The key to manual focus (to me) is avoiding zooms. With a prime or telephoto, in 99% of cases the theory is you prefocus and wait. However, in reality, most of the time I'm shooting at infinity so it's always focused (infinity being the point at which everything beyond a certain distance is in focus). There really isn't any skill involved, just a bit of a learning curve. I recently replaced my damaged 50mm f2 with a 50mm f1.4. Though the f1.4 is a better lens, I find it is not yet getting the results that I get with the f2. The difference (I think) is that, besides the fact that the new one is faster, the old one hit infinity at 30ft, while the new one gets there at 20ft.

If I had to focus my lenses on a moving train, trust me, I'd have given up long ago. It's not that difficult to shoot with MF lenses, so long as you get to infinity (and beyond)... though if you're trying to manual focus with an AF lens, that could be why you have difficulty. They are not, IMHO, designed for that type of use.

For fun, below are two shots of the same train. One taken with my trusty 85mm 1.4, the other with my 18-135 AF zoom. Can you tell which is which?

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Old 11-20-2008, 04:18 PM   #43
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I can't tell at all Mike, either I don't have the eye for it or this laptop screen has no sharpness what so ever..........I'd put my money on both but it's leaning towards the laptop screen. I do have a prime, the nifty fifty and no kidding was considering looking into some primes before these posts, maybe it's a path I should consider?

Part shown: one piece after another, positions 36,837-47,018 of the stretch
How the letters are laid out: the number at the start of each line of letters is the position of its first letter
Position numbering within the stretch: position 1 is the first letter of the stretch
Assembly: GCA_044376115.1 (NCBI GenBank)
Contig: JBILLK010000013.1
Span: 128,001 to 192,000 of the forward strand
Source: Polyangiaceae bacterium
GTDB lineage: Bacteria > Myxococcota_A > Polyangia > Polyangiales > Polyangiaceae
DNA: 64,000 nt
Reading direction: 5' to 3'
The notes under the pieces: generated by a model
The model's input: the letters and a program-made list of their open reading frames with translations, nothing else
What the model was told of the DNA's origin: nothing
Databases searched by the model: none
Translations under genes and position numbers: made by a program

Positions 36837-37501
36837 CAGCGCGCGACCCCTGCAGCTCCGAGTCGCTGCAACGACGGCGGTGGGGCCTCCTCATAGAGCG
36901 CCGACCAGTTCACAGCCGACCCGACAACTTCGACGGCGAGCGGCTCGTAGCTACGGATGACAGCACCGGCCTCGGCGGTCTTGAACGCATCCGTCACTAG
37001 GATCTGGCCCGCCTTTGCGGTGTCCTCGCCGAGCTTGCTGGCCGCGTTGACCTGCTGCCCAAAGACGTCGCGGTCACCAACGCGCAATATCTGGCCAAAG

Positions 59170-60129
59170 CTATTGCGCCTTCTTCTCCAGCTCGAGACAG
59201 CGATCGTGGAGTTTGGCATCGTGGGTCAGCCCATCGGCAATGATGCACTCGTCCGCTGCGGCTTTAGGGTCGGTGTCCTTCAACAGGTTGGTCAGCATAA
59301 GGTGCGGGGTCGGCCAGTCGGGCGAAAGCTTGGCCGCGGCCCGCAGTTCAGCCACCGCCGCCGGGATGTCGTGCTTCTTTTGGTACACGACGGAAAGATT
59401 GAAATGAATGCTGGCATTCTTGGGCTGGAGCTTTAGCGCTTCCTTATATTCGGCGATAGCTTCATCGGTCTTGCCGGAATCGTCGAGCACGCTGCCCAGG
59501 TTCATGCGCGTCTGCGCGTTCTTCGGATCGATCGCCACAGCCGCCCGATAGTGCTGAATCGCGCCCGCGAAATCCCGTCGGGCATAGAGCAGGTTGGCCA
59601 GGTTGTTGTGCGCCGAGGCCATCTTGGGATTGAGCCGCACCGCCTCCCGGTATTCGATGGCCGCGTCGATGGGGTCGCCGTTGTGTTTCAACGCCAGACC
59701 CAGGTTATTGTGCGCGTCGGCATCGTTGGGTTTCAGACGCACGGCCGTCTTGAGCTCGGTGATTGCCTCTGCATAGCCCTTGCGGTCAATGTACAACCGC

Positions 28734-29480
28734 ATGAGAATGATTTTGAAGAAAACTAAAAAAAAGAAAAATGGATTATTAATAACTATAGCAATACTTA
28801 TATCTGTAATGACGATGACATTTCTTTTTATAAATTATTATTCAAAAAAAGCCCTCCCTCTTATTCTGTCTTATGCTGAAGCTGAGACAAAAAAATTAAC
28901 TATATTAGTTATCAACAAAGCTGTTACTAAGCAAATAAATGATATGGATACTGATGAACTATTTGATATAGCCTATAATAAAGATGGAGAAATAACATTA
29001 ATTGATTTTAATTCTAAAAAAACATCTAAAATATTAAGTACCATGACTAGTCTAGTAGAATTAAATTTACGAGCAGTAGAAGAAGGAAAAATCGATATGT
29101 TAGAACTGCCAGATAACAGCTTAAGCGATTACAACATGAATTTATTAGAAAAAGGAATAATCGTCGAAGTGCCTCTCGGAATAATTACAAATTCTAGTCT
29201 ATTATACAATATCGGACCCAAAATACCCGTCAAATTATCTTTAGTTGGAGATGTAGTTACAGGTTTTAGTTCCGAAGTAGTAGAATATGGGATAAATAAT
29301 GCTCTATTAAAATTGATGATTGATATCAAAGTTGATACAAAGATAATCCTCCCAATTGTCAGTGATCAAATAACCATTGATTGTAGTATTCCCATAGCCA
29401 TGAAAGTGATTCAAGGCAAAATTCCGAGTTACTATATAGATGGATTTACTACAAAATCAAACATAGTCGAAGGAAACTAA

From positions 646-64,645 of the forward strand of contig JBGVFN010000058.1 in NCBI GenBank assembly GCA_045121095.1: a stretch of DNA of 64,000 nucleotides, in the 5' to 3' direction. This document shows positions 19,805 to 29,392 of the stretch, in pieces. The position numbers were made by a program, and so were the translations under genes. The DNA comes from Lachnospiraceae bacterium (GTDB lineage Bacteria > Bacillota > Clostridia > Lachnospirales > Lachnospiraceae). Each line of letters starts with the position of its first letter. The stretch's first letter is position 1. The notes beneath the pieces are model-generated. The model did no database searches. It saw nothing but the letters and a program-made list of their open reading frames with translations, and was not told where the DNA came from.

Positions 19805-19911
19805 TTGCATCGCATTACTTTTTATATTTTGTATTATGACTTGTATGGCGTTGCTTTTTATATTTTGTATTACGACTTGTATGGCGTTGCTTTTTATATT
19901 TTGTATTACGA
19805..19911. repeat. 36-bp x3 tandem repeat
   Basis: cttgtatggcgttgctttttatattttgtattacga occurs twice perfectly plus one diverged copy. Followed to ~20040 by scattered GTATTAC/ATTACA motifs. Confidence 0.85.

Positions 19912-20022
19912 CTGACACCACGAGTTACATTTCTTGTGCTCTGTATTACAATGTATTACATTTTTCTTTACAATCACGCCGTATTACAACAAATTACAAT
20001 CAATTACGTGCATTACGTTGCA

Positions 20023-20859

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Old 11-20-2008, 07:46 PM   #44
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I'll take a guess, the first one is taken with the zoom lens, the second one with the 85mm.
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Old 11-20-2008, 08:03 PM   #45
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I'll take a guess, the first one is taken with the zoom lens, the second one with the 85mm.
Correct. My guess is that the first one looks like it is 'zoomed' in while the second one doesn't have the 'tele' look to it. Am I right?

Persoanlly I think the second one looks better... probably because the 85mm is my favorite lens.
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Old 11-20-2008, 08:17 PM   #46
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The background looks ever so slightly sharper in the second picture. My favourite lens when I was using Canon FD mount cameras was an 85mm 1.4, perhaps I ought to invest in the digital equivalent